There is a saying among foreigners in Afghanistan regarding how low to set the bar of expectations in the country—“Afghan good enough.” The phrase is, of course, condescending. It presumes that Westerners, left to their own devices, could run Afghanistan better than Afghans. This unfortunate attitude has revealed itself in the way aid workers spend little time getting to know the country, how NGOs work around rather than with the Afghan government (thus depriving it of needed legitimacy), and how the United States and its allies have failed to alleviate the worst forms of corruption in the country. This has led to the dysfunctional state of affairs that Afghanistan now finds itself.
In terms of the Afghan election, the argument that a Pashtun must be President has been undermined by the fact that Karzai has been unable to bring stability to the south of the country, the home of the Pashtuns. The large amount of aid flowing to that region, and the small amount of return on that aid, is frustrating to Northern Afghans.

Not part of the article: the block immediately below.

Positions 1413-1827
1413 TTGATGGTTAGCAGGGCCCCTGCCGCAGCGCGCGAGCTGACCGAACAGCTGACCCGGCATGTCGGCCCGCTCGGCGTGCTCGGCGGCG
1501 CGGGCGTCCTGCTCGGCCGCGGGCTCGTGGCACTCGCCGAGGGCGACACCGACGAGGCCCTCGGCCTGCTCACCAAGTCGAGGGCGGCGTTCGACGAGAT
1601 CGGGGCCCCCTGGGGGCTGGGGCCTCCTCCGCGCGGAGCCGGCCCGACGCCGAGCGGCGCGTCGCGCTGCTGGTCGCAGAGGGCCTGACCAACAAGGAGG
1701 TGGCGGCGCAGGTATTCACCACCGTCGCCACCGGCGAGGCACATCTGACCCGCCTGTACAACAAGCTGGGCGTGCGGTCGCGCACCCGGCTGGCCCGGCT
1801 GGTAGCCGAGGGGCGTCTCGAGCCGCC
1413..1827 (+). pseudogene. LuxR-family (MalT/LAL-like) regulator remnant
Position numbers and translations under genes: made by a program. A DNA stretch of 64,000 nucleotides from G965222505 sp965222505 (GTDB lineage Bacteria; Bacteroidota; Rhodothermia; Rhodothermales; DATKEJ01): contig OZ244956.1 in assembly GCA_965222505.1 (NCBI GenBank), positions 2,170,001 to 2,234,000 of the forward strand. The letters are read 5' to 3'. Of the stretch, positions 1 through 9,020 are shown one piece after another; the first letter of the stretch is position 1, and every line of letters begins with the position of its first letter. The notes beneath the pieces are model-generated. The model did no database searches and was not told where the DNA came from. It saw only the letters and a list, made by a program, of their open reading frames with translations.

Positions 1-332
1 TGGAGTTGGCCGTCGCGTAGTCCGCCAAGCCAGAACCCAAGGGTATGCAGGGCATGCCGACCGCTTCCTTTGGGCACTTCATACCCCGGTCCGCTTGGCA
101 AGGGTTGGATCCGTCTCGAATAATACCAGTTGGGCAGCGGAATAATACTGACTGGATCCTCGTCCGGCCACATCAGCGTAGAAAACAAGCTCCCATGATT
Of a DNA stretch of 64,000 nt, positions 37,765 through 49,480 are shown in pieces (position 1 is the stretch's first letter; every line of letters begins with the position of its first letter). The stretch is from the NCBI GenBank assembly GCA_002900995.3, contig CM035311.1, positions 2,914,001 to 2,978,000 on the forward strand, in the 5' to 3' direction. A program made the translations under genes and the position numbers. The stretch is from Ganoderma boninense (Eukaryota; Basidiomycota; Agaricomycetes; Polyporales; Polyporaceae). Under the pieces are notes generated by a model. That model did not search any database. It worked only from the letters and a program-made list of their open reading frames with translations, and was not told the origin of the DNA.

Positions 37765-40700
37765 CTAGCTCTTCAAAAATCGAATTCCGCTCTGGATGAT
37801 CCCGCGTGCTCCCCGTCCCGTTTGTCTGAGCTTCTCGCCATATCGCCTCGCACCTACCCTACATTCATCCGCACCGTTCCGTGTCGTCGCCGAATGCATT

The Presidential election has also underscored the tension in the U.S. project in Afghanistan. While it does not want to be seen to be meddling in Afghan affairs, it cannot but help be seen as doing so. With its military in the country, Afghans are often confused as to why the U.S. does not simply shake up the leadership in Kabul, if the Americans are so dissatisfied with it. However, the U.S. is determined to allow Afghans to decide who gets to rule the country, even if it means selecting someone as incompetent and corrupt as Karzai. But the U.S. is telling Afghans how to run their affairs, by demanding that they have a liberal democratic regime. Unfortunately, the political environment in Afghanistan does not exist for a politician who is both electable, friendly to liberal democracy in Afghanistan (at least to a certain extent), and can govern. On Election Day in 2014, there will be a winner. Unfortunately, it will not be the Afghan people.
The views expressed in this article are the author's own and do not necessarily reflect Fair Observer’s editorial policy.